However, most of the improvement in the fit of the power supply to the demand has resulted from significant changes in the demand forecast rather than from significant improvements in the power contracts. These changes in the forecast include reductions in the demand for power from the investor-owned utilities for a variety of reasons, including the ability of certain electricity customers to buy electricity from alternate suppliers.

The contract renegotiation efforts have reduced the costs of the department's contract portfolio. The savings resulting from the renegotiated contracts can be calculated in a variety of ways, each with some merits and each with some limitations. Throughout the energy crisis, the department and the governor's office reported both the contract costs and the savings in terms of the contract payments to suppliers. Thus, they reported that the estimated reductions in contract costs from the restructuring of the contracts totaled approximately $5.5 billion, which represents approximately 13 percent of the total original contract costs of $42.9 billion. These contract cost reductions were based on information available at the time of the renegotiations and were calculated using a negotiation model that the department used when evaluating the effect of different renegotiation options on the reduction in contract costs.

While this savings estimate reasonably reflects reductions in the nominal cost of the contract portfolio to the department, an alternative analysis would estimate the savings to the utilities' customers. With consideration of the replacement power costs and using a revenue requirement model, a department consultant currently estimates that the net savings to ratepayers in nominal terms is $1.5 billion. Also, because these savings will occur over the next 20 years, the department consultant currently estimates that the net present value of the future stream of savings to ratepayers is $580 million. These March 2003 estimates of customer savings are a function of economic, market, and dispatch assumptions used by the department consultant in its modeling and would change if those assumptions changed. Also, the department indicates that its revenue requirement model is not designed to value nonprice benefits resulting from the renegotiation efforts, such as the improved availability and reliability provisions in the contracts. Further, most of these contract cost reductions will result not from reducing the price per megawatt-hour of the power purchased but rather from shortening the length of the contracts or reducing the amount of power to be delivered. However, this reduction of contract length contributed to a department objective to shorten the time that it would have financial or legal responsibility for the contracts and, in the process, permit the utilities to procure energy themselves to meet the additional uncovered net short.

According to the department, the March 2003 estimate of savings to the consumer from the renegotiated contracts as of December 31, 2002, using the revenue requirement model, was made only at our request, and the department would not otherwise have made this calculation. In addition, the amounts are from its consultant's draft report, and as of March 17, 2003, the amounts had not gone through the department's ordinary standards of review for reports of this nature. However, this is the only estimate the department provided to us of the savings to the consumer from the renegotiated portfolio as of December 31, 2002. Further, we observed that these forecasts are consistent with the forecasts prepared by the department consultant in establishing the department's revenue requirements and were also used in support of the revenue bonds that the department issued in October and November 2002.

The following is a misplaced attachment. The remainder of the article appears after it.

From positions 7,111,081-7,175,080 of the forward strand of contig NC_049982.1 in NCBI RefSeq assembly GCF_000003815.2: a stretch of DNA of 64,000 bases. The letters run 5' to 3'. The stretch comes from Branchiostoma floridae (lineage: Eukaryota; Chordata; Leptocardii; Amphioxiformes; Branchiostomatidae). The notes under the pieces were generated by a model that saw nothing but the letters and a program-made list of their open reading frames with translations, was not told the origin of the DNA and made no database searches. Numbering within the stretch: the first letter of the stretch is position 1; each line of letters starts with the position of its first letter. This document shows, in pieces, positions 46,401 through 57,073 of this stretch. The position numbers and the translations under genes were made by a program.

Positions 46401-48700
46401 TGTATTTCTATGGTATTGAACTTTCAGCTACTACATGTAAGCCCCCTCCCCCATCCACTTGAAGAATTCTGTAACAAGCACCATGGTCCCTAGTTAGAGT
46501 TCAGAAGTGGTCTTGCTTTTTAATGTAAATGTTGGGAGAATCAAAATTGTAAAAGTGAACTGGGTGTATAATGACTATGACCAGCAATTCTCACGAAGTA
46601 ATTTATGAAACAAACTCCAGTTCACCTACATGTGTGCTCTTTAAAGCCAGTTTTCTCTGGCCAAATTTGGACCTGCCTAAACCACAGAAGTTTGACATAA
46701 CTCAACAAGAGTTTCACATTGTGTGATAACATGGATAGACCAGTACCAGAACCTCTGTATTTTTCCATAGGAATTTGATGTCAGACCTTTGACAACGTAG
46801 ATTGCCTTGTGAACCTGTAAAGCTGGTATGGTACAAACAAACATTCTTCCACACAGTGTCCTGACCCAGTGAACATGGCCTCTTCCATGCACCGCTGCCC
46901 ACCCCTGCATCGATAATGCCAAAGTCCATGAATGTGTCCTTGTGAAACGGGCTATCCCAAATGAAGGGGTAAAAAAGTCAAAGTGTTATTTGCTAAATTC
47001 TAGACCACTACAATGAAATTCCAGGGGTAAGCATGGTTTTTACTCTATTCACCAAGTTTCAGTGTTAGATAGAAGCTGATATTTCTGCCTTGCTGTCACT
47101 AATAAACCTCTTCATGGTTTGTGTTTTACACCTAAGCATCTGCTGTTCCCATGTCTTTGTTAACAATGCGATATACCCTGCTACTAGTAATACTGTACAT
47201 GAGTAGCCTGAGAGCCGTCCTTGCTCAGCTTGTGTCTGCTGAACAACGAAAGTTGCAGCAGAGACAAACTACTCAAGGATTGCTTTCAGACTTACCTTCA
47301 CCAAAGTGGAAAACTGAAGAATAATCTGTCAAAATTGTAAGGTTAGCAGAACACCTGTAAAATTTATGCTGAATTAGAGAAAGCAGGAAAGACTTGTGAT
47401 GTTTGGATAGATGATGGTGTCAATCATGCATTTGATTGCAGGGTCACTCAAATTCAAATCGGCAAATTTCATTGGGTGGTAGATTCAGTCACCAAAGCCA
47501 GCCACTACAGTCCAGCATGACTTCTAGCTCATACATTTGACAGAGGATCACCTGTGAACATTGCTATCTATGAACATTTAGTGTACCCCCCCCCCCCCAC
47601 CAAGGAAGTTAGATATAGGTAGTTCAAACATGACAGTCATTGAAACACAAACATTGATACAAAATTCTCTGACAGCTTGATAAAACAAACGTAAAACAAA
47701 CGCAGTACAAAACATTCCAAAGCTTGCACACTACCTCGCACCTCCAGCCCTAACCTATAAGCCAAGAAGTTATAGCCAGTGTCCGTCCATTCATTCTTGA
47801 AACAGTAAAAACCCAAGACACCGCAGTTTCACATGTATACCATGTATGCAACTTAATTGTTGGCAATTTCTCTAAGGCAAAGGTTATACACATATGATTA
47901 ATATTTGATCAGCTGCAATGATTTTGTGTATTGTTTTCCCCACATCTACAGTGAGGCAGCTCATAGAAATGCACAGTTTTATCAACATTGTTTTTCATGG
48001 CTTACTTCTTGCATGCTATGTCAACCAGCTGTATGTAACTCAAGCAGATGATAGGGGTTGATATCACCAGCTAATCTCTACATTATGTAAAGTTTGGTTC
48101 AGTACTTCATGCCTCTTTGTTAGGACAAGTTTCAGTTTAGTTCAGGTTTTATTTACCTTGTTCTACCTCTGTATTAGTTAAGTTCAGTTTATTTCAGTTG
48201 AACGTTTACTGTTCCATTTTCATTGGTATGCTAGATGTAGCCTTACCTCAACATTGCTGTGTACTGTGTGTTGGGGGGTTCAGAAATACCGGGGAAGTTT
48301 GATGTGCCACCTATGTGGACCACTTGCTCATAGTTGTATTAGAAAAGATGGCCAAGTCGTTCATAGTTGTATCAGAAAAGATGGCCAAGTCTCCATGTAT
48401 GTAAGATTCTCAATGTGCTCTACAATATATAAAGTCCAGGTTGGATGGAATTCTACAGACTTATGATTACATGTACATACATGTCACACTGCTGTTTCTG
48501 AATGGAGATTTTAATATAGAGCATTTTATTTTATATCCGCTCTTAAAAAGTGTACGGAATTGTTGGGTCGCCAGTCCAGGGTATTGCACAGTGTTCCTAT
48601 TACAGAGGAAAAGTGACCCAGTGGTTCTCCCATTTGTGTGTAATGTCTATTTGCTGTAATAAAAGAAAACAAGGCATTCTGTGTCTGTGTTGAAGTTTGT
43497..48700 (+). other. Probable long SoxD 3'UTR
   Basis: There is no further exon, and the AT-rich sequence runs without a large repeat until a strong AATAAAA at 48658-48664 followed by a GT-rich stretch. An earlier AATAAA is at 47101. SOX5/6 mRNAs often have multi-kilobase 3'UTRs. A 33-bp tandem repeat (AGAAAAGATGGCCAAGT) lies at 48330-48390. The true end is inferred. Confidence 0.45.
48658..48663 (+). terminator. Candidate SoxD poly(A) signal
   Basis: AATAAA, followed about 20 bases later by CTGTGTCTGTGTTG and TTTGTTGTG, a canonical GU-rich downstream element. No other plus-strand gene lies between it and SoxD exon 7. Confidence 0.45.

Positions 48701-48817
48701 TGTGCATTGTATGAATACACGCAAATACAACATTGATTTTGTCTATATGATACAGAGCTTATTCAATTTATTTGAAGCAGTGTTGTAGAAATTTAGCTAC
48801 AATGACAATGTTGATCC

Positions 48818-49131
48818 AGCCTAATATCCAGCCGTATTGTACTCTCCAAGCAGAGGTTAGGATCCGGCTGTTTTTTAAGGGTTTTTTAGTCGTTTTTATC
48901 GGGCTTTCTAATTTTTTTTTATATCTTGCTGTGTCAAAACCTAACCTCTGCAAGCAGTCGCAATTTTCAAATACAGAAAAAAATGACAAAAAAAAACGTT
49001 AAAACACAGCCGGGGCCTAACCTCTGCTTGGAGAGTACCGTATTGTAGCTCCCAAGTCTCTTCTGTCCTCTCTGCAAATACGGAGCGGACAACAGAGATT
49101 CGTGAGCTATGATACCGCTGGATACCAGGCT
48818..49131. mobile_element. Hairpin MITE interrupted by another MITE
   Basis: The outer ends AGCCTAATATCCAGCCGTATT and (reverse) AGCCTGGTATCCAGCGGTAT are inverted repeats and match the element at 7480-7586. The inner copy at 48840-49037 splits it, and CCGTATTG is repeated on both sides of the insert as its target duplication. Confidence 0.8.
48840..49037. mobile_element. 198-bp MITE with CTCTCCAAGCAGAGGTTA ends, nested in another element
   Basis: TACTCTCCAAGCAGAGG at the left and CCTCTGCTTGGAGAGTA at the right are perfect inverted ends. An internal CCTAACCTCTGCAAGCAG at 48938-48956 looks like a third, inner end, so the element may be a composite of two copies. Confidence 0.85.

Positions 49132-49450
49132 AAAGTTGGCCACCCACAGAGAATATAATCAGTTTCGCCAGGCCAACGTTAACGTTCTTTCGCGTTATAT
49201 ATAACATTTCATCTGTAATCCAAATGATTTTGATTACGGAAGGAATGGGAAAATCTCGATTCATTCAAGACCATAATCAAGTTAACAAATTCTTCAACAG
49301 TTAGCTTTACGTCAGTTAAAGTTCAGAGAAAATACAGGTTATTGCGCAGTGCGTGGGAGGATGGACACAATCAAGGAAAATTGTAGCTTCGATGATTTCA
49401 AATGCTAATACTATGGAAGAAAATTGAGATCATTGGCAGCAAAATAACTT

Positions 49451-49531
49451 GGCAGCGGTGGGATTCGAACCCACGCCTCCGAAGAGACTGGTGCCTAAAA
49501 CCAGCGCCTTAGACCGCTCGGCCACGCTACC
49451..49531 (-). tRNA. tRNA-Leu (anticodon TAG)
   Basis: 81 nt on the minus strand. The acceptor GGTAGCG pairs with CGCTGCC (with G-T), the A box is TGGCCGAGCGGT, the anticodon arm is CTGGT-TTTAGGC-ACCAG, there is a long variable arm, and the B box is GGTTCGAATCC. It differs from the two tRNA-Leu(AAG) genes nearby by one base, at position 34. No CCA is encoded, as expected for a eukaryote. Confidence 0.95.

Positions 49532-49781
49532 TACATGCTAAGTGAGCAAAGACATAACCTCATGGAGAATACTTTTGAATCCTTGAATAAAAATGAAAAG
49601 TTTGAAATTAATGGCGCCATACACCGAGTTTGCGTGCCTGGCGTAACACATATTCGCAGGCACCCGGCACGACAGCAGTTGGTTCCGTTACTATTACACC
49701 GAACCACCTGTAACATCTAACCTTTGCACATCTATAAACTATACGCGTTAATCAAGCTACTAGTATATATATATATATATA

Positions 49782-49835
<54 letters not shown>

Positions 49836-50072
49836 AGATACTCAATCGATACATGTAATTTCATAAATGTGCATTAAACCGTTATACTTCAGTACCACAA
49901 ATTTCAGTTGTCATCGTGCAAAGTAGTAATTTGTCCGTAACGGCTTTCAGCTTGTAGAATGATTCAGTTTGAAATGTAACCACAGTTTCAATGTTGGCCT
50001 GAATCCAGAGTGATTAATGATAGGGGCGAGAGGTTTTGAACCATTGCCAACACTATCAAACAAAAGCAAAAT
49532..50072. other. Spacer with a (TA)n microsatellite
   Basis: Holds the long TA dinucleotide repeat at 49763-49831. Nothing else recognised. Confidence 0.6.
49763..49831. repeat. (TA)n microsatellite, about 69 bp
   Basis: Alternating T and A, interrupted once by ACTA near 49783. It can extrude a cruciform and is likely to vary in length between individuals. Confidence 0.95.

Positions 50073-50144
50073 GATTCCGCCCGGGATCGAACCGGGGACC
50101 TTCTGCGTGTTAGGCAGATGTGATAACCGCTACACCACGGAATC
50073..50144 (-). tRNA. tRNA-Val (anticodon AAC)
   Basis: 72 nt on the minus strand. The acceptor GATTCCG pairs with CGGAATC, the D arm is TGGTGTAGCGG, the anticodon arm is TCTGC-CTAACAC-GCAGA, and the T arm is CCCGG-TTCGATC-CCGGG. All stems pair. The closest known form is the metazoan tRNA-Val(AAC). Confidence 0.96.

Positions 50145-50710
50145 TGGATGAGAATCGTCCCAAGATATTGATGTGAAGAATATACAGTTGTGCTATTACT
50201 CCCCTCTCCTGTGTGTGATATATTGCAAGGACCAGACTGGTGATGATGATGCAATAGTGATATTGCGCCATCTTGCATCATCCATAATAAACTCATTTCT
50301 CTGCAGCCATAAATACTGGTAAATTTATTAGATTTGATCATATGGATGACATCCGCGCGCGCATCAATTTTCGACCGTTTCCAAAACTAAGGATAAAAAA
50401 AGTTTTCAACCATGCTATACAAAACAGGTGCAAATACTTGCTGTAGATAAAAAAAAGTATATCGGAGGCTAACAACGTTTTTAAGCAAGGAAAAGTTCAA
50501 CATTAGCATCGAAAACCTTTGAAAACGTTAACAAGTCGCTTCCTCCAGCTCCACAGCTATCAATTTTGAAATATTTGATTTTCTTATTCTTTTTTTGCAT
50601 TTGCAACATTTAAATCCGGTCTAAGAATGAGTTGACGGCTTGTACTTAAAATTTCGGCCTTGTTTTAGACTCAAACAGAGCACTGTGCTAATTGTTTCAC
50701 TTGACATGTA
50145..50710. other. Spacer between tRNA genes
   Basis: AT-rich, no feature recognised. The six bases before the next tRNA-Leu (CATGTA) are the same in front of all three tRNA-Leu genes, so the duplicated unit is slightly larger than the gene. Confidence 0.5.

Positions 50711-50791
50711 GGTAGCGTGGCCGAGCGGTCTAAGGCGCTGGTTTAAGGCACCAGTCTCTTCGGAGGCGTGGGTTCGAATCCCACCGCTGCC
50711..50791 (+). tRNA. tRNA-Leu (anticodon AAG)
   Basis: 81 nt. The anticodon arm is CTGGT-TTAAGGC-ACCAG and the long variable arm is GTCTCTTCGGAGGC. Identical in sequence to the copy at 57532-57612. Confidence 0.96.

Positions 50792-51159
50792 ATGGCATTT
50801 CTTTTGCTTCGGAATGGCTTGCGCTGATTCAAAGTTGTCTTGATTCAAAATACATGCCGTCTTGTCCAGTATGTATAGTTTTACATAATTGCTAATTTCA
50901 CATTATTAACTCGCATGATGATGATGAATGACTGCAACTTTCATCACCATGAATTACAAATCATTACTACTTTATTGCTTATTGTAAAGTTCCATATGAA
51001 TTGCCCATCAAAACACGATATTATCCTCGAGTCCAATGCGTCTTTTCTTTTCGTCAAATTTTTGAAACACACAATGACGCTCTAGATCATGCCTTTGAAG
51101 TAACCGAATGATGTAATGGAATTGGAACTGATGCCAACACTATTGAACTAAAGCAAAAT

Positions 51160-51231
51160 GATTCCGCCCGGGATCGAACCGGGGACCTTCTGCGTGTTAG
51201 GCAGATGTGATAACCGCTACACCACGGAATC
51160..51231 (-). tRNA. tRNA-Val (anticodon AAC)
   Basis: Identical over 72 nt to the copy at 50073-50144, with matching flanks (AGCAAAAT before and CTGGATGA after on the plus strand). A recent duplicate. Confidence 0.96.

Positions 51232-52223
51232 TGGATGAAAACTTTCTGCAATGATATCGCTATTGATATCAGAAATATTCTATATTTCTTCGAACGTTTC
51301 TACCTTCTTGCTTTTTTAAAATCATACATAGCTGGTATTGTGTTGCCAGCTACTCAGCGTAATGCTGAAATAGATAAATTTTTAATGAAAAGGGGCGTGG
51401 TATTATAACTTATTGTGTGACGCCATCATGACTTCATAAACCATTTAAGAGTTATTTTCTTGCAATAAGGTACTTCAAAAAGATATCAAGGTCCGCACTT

Our review of the legal terms and conditions of the restructured contracts indicates that although the economic benefits to individual consumers are likely to be modest, the renegotiations have generally resulted in improved terms over those in the original contracts, as shown in our updated report card evaluation of certain contracts. For example, we found that the restructured contracts have much stronger guarantees that the sellers will deliver the power promised under the contracts and build the new generation facilities promised in the contracts. As a result, the renegotiated contracts better meet the reliable energy goals of AB 1X and thus better ensure the availability of electricity to satisfy consumer demand. These improvements are accomplished through stronger terms and conditions, such as termination rights for the State and penalty provisions when sellers fail to deliver energy or construct new generation facilities as promised under the contract. Changes in the type of energy products purchased under the contracts also increase the reliability of the department's long-term contract portfolio. Both the stronger terms and conditions, and the product changes are likely to provide economic benefits to ratepayers.

Another benefit from the renegotiations is that the State has entered into settlement agreements with suppliers, in some cases substantial ones. In most of these settlements, the suppliers agreed to cooperate with the attorney general's energy investigation and to make financial settlements to the State.

While the restructured contracts are better from a legal standpoint, significant risks remain for the department, particularly in the contracts that the State has not renegotiated. An area of continuing concern is the restrictions on the department's ability to assign the contracts to other parties, particularly to the investor-owned utilities. Now that the department's power-purchasing authority under AB 1X has expired, the investor-owned utilities have resumed purchasing the net short and have also assumed the day-to-day management and operation of the contract portfolio. Nonetheless, the department remains legally and financially responsible for the contracts, until either the investor-owned utilities meet certain credit standards or suppliers decide to release the department from this obligation. As a result, the department continues to have significant ongoing legal and technical responsibilities for the management of the long-term contracts and could retain those responsibilities for the remaining life of the contracts.